In case there are any new readers here, I just want to preface this little story with a bit of background. This week marks the end of the third semester of a two-year MFA in Writing program. My manuscript project is a memoir focused on my teen years, ages 13 through 18. Mine was not an ordinary childhood. Beyond typical dysfunction. Enhanced by the place and times: Nantucket Island (summer playground for the rich and famous) during the 1960s and ’70s.
My writing until the past year has danced around the deep stuff. I thought I could get away with that. But you really can’t, not if you want your work to have enough substance for a reader to sink their heart and soul into. Who wants to get uncomfortable? Not me. But part of the beauty of this writing program is that it stretches students’ writing, leads them to fresh frontiers, equipped with new self-editing skills. The other thing it does, because the program’s intent is “literary” writing, or narrative that is character-driven rather than plot-driven, is teaches us about writing “emotional truth.” Wow. If I had realized that before applying, I might have skittered away and declined applying, opting for familiar mediocrity. Reading someone else’s emotional truth is a completely different ball game than writing your own. I am a reader – always have been. Now I am learning to be a writer.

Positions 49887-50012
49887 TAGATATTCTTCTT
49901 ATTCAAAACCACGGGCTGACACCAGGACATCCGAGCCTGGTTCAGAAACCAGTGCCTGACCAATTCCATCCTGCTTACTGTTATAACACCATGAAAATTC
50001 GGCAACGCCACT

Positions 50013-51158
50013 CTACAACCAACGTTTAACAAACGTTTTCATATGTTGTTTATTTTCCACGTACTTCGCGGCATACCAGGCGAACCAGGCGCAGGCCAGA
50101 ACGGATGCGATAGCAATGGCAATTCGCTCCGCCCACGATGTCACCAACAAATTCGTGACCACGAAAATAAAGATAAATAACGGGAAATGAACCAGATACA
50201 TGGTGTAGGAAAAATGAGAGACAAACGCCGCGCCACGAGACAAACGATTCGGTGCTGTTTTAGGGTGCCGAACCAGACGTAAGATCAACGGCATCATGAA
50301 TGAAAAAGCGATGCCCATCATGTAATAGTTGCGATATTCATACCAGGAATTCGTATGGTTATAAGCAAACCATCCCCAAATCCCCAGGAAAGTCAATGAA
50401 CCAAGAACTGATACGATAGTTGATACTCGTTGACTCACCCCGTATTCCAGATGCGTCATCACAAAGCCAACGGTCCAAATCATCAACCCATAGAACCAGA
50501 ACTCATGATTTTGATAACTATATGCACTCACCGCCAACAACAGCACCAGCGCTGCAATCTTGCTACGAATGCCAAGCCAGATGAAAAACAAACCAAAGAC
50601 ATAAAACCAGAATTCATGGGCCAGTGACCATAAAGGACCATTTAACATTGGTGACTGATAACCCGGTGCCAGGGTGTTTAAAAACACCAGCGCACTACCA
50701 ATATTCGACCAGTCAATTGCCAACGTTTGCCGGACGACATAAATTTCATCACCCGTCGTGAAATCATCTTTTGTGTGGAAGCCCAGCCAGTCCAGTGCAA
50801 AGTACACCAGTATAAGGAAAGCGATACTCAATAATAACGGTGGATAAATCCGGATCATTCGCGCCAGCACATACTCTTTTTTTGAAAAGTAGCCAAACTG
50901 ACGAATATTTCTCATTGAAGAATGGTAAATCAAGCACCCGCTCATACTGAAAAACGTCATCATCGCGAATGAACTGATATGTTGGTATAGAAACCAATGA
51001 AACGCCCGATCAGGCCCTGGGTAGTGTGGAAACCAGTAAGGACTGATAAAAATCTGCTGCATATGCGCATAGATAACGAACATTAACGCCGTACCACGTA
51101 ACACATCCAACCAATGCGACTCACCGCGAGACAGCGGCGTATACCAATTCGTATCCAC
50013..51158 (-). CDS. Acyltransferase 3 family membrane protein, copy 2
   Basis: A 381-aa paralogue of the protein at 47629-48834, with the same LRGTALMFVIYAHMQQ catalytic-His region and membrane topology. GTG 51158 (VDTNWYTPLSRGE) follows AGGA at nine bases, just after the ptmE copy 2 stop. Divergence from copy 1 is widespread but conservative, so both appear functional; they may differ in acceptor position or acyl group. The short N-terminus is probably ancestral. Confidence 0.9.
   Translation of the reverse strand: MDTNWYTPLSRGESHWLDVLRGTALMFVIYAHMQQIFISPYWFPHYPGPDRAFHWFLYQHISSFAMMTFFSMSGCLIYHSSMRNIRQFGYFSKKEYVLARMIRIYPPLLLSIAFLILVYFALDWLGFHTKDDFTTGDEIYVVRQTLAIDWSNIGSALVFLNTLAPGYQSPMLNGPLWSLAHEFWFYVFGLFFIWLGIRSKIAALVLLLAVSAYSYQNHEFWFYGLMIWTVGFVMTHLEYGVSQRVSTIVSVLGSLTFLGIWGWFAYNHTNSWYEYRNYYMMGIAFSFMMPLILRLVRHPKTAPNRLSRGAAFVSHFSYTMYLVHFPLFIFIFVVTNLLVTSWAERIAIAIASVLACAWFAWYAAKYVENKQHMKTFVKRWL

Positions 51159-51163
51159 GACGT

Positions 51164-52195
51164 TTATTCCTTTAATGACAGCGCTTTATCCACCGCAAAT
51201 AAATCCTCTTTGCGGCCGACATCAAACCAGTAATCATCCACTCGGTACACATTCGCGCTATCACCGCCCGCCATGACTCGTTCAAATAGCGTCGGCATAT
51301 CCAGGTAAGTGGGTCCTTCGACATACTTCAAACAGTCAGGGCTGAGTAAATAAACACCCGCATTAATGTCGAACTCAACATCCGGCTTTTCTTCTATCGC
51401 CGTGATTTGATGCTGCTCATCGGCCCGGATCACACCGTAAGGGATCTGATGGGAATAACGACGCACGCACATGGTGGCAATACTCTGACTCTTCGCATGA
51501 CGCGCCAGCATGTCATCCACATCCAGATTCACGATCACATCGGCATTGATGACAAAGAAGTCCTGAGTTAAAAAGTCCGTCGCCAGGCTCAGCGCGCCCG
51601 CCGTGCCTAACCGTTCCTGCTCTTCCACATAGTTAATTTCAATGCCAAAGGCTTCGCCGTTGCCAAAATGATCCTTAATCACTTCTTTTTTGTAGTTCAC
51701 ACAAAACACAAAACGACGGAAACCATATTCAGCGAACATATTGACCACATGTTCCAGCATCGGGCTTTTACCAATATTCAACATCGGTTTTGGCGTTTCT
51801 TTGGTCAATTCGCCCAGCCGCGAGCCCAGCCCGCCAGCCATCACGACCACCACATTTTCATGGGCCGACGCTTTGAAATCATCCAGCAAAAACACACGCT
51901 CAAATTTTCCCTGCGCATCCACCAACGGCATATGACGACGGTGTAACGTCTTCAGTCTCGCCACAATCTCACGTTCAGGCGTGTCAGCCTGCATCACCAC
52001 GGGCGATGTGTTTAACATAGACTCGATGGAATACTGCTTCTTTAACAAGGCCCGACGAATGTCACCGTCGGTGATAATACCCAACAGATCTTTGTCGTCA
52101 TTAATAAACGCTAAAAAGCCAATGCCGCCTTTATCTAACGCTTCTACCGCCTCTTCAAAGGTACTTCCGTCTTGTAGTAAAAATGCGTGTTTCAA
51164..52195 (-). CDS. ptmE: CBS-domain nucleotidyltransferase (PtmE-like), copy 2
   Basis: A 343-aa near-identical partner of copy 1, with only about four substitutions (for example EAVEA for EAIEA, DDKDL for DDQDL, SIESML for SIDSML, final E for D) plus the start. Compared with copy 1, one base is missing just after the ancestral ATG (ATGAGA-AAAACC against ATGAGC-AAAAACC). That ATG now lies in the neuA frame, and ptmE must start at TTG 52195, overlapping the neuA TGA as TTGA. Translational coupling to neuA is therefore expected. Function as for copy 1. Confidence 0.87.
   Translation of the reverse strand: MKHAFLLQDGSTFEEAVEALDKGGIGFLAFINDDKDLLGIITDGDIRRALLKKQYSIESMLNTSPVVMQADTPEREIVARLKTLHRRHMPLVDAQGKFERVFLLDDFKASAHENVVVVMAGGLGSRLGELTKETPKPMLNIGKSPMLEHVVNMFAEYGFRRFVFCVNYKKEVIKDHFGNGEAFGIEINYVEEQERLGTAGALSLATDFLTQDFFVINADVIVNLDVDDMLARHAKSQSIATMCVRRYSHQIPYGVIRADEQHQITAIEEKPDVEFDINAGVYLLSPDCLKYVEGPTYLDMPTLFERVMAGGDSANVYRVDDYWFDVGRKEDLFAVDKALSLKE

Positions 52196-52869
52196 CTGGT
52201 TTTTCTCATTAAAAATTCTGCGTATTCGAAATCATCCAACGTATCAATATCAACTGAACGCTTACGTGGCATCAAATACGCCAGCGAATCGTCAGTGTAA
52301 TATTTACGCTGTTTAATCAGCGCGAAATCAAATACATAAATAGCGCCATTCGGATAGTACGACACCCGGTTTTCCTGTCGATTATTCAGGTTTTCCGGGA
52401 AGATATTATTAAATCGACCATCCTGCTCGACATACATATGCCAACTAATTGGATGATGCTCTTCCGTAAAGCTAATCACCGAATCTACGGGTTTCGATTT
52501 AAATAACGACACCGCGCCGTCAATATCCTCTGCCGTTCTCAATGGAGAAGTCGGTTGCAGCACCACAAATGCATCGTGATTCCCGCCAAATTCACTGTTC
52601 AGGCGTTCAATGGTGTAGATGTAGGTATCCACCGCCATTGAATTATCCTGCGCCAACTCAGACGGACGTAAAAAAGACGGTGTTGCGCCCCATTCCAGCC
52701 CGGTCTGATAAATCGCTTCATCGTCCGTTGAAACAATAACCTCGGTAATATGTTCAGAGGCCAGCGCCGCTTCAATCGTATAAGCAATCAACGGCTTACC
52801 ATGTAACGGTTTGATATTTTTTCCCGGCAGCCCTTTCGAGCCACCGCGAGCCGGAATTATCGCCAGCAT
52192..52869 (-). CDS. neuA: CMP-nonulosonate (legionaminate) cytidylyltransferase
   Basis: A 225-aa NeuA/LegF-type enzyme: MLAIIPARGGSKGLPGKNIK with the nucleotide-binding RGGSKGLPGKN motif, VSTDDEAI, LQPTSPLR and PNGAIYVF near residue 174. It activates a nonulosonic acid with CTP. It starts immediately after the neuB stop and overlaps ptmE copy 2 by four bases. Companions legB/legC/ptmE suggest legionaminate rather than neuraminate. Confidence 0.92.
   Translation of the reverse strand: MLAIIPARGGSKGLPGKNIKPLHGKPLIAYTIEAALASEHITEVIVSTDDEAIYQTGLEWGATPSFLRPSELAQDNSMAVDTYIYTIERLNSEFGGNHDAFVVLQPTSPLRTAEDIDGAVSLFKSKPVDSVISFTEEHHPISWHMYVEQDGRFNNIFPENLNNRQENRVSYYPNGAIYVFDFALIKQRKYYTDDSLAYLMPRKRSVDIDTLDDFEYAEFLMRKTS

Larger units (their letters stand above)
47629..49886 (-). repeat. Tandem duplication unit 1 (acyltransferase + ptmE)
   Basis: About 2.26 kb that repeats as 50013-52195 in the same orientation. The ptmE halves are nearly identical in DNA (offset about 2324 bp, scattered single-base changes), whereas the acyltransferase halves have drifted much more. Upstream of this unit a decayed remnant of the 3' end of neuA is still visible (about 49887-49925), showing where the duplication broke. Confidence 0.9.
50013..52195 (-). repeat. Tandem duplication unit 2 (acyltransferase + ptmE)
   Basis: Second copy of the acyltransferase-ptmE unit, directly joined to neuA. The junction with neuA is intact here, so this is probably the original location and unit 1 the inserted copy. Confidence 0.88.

So fast-forward to this past week. It is time to bring the manuscript to a magnificent finish. (Next semester is dedicated to editing, shaping, rewriting and grooming.) It took me four days to write three pages about a 2-sentence letter I had received. Four days. (Please tell me that even the tortoise finishes the race!) But here’s the strange part. See this photo of me when I was 14? Note the little bump next to my nose, below my left eye.
This cyst drove my father crazy – he always wanted me to get rid of it. It never bothered me and eventually it just went away. Well, this past Saturday a strange thing happened. The biggest red crater appeared in the very same spot on my face. Most unusual, as my skin is quite reliable and clear. And need I tell you that the letter I was trying to write about was one that had to do with my father? Writing this passage has kept me awake for two nights and plummeted me right back to a dark place I thought I had left behind long ago.
Last night was the worst: I read a light mystery but couldn’t follow the story line or make sense of the characters; drank warm milk; talked to my cat, Corabelle; and finally fell asleep some time after 2:00. But when I woke up this morning, I knew how to take the story forward. It is now done. And the nasty red blemish has receded to a dark pink, with the promise of vanishing very soon.
The power of writing never ceases to amaze me. … Any of you had a similar experience? Do tell!